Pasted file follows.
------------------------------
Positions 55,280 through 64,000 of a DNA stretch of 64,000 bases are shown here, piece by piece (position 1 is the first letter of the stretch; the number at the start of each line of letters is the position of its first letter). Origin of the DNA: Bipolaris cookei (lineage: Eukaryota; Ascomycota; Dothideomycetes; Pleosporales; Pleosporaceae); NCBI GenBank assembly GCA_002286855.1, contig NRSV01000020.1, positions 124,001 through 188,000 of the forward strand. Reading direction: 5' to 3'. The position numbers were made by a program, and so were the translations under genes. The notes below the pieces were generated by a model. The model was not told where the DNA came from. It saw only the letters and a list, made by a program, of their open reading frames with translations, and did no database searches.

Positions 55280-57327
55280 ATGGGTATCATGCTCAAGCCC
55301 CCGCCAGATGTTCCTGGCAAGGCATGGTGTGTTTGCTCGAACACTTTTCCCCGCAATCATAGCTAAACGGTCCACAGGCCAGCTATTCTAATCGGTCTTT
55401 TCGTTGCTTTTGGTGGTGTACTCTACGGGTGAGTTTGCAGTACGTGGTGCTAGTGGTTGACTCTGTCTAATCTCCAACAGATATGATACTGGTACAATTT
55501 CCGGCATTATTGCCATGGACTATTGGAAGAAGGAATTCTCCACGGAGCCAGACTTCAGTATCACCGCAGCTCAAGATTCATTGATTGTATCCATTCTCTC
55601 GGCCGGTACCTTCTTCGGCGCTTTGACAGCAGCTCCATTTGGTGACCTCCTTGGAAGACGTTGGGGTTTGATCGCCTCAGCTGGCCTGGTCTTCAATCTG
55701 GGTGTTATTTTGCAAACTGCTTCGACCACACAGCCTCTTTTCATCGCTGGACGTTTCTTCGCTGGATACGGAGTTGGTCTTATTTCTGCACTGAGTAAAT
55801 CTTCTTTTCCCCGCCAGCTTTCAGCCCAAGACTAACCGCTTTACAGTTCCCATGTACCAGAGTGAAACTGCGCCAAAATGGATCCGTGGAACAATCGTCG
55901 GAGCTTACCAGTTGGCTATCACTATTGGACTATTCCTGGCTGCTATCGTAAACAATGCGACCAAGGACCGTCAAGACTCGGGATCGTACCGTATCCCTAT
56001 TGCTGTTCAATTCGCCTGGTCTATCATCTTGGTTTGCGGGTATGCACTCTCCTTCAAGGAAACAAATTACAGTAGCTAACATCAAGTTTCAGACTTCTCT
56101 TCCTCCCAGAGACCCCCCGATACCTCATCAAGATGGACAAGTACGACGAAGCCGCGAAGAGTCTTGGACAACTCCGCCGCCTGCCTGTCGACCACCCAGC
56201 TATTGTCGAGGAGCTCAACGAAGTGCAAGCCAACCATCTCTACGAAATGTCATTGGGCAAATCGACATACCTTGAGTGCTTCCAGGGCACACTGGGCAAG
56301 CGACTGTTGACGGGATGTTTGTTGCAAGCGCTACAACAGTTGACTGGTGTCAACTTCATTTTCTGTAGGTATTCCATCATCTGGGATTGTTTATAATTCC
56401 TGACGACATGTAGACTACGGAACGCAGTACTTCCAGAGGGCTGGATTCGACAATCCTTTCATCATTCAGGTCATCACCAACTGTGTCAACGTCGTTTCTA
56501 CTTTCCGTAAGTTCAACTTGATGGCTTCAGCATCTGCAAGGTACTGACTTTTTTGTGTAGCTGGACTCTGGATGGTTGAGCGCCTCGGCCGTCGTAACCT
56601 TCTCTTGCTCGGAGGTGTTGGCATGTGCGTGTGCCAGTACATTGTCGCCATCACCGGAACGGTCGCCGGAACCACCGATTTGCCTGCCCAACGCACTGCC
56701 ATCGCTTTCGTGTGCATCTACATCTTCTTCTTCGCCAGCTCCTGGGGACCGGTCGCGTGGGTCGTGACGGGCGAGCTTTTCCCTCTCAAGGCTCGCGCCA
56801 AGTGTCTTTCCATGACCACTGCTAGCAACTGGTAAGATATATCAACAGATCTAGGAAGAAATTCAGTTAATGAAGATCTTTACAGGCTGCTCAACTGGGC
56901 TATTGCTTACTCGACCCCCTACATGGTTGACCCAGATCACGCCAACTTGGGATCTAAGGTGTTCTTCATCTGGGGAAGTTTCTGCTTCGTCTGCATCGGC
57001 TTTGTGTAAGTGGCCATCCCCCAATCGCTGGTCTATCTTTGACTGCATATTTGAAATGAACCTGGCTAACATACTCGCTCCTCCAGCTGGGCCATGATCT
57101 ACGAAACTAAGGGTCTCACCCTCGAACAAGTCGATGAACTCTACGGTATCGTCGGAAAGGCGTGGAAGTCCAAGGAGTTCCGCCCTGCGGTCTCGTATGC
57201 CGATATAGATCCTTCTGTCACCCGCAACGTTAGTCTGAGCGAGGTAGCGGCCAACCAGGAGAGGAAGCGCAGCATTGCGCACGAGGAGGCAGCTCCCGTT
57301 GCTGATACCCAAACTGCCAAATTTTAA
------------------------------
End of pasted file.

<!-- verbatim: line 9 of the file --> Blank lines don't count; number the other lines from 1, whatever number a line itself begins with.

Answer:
55801 CTTCTTTTCCCCGCCAGCTTTCAGCCCAAGACTAACCGCTTTACAGTTCCCATGTACCAGAGTGAAACTGCGCCAAAATGGATCCGTGGAACAATCGTCG